Finally some good news: GM may have a hit on its hands
But automaker warns its dealers that raising Solstice price above sticker could hurt sales.
By Brett Clanton / The Detroit News
Jonathan Wollman confesses a bias for foreign cars. That's why the 41-year-old software developer from Los Angeles is surprised to find himself so smitten with the Pontiac Solstice, a sleek two-seater coming out this summer from General Motors Corp.
"I've never owned an American car," said Wollman, who wants to trade in his Mazda Miata. "But this is really a beautiful-looking car. It's enough to really make me consider it seriously."
He's not alone. GM's performance brand already has piled up 9,000 orders for the sporty ragtop, about half the number it had planned to build this year.
But instead of celebrating, Pontiac is quietly -- and delicately -- addressing complaints that its dealers are asking "well above" the $19,995 base sticker price for Solstice, according to a memo sent to Pontiac's 2,700 U.S. dealers and obtained by The Detroit News.
The letter underscores how much is riding on the Solstice for GM, which is reeling after a $1.1 billion first-quarter loss and is counting on new models to lift sales. It also highlights the tension that sometimes develops between automakers and dealers over how to sell particular models.
The practice, while within the dealers' rights, is angering some customers who were wooed by the vehicle's low price tag, and could sour customers' experience with Pontiac for years, the memo says.
"As you sell Solstices this year, please consider more than just the near term," said the letter signed by John Larson, the general manager of Buick, Pontiac and GMC, and Mark-Hans Richer, Pontiac's marketing director. "We are at a critical point in Pontiac's resurgence and encourage a long-term perspective of the total Pontiac opportunity."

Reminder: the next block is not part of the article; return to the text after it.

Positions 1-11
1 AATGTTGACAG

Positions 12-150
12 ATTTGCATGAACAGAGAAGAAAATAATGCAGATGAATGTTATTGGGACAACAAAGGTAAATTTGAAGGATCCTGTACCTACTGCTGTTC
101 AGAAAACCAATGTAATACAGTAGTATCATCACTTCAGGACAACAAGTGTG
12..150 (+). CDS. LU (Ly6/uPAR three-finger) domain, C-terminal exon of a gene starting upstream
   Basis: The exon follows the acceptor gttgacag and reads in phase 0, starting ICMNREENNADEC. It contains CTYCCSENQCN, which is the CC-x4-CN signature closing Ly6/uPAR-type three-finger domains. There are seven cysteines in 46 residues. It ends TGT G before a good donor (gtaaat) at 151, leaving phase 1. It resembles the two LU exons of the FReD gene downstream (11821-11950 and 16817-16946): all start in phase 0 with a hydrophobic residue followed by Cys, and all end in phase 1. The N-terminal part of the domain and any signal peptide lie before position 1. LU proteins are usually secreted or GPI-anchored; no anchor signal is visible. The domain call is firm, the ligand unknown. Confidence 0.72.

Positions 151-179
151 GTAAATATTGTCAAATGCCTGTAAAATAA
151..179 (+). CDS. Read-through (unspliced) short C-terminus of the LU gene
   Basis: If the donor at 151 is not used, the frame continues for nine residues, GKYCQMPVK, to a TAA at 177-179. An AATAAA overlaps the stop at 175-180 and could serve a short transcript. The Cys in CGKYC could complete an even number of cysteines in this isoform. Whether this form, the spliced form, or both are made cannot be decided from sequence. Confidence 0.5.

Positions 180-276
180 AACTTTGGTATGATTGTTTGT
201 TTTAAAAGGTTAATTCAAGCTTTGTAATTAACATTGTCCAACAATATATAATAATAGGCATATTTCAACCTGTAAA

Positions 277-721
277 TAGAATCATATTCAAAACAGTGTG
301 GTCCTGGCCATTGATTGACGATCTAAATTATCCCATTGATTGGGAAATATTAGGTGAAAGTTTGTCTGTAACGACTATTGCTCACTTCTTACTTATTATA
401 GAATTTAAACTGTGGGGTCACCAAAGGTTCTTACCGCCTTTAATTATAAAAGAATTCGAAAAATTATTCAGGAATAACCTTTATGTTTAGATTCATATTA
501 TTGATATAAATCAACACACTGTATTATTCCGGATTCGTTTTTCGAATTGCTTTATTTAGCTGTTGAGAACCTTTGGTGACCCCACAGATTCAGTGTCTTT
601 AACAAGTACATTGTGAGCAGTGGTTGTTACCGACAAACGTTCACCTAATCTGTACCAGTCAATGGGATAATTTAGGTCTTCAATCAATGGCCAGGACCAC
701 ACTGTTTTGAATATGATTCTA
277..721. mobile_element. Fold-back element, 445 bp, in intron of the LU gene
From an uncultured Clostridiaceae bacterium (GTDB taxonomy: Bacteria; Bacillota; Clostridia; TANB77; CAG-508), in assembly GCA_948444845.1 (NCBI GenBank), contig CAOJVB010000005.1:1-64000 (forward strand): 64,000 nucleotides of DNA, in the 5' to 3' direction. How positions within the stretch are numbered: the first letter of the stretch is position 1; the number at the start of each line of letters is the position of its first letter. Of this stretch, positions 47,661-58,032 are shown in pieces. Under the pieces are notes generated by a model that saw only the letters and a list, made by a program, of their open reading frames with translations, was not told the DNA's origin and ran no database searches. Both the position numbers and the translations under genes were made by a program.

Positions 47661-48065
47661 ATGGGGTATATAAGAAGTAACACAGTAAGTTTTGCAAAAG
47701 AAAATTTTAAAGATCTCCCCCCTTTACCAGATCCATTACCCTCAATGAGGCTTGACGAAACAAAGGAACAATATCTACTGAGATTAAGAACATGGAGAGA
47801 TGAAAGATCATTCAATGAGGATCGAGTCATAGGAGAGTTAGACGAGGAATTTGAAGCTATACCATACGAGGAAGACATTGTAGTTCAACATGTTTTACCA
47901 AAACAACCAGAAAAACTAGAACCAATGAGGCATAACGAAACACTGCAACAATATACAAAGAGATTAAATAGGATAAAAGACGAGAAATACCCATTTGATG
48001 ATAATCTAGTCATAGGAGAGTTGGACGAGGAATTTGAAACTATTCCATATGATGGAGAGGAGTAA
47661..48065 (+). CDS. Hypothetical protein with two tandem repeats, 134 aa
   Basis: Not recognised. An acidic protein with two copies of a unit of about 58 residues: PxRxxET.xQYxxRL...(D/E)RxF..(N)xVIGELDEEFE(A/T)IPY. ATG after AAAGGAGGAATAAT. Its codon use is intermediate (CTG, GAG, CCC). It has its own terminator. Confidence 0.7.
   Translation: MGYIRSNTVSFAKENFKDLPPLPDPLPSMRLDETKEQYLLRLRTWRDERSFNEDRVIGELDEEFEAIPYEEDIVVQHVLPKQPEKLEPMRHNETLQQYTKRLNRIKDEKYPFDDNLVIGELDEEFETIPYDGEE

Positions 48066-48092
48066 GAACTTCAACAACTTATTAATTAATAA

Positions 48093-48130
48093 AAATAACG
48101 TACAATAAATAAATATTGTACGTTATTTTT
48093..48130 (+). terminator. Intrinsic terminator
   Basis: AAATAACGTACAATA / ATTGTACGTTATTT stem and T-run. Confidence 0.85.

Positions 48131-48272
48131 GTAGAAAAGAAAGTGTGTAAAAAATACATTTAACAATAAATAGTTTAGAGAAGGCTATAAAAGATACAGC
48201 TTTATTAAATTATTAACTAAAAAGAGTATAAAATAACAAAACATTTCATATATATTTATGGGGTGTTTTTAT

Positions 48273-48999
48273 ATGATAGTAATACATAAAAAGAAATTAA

But industry analysts say inflated dealer pricing on Solstice is a problem of GM's making. The automaker ran the first ad for the car in January during a college bowl game and has been running the ads since April after the Solstice appeared in NBC's reality program "The Apprentice." Yet the car is still not available in dealerships.
The ads have created pent-up demand for the Solstice and made it easier for dealers to play off the hype to boost prices, said Mike Chung, an auto pricing and market analyst with Edmunds.com in Santa Monica, Calif.
"Now, the buzz has literally come back to haunt them," he said.
It is not uncommon for dealers to charge above sticker for a hot new model. In the 1980s, many Mazda dealers received more than $5,000 above sticker for another sporty roadster, the Miata. And some Chrysler dealers in 2000 charged above sticker when the PT Cruiser debuted. The fuel-sipping Toyota Prius hybrid also fetches sticker-beating prices.
But Pontiac contends that Solstice's $19,995 base price, including destination fees, is a crucial piece of its marketing efforts and that the rebounding brand cannot risk alienating buyers with inflated prices. Fully loaded, the vehicle is about $25,000.
"We are asking you to show leadership in the customer service and retail experience," GM officials told dealers, according to the memo. "All across the country, we have a unique opportunity to impress potential Solstice buyers, many of whom may have never considered Pontiac prior to this vehicle, let alone visited a Pontiac showroom."